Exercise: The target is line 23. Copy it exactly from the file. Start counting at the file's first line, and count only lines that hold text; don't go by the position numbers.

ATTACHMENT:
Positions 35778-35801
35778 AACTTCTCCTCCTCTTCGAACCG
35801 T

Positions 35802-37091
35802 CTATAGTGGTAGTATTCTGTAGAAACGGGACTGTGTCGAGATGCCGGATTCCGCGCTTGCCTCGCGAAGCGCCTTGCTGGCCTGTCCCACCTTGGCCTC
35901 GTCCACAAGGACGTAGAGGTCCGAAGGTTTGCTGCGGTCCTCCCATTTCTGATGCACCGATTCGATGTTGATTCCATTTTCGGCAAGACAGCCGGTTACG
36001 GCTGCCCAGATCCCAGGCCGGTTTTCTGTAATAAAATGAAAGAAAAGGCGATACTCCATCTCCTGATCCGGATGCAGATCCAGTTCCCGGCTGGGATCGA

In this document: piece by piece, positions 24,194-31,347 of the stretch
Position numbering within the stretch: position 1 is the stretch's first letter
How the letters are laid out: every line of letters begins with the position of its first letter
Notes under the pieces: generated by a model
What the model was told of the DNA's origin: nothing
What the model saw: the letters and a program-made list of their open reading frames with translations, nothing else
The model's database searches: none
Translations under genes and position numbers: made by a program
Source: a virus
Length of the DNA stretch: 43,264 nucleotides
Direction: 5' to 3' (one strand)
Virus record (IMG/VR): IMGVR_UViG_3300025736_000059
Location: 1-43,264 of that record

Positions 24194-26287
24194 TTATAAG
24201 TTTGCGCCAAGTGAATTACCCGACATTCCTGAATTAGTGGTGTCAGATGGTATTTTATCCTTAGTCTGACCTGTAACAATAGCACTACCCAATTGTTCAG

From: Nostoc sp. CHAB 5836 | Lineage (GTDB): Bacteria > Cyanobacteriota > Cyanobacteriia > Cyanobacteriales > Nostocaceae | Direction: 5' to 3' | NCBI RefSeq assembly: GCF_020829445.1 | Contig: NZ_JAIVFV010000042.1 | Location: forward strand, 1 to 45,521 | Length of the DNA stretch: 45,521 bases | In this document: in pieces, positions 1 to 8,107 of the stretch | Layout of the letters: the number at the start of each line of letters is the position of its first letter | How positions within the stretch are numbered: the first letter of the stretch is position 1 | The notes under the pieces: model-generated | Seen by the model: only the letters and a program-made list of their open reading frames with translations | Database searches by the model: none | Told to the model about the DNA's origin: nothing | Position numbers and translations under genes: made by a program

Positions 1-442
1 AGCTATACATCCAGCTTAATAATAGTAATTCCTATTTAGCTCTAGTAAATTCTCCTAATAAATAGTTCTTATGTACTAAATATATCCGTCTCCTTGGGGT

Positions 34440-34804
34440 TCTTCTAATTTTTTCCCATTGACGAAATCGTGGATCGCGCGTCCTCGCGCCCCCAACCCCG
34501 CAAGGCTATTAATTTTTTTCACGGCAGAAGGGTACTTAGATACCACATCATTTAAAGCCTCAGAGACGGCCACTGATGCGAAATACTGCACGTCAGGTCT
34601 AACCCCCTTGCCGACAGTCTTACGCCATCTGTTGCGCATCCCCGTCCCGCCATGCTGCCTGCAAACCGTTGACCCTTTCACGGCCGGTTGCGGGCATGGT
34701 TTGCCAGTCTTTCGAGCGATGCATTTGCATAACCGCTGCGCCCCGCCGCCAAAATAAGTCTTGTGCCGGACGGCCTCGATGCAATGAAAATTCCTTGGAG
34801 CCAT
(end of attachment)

24201 TTTGCGCCAAGTGAATTACCCGACATTCCTGAATTAGTGGTGTCAGATGGTATTTTATCCTTAGTCTGACCTGTAACAATAGCACTACCCAATTGTTCAG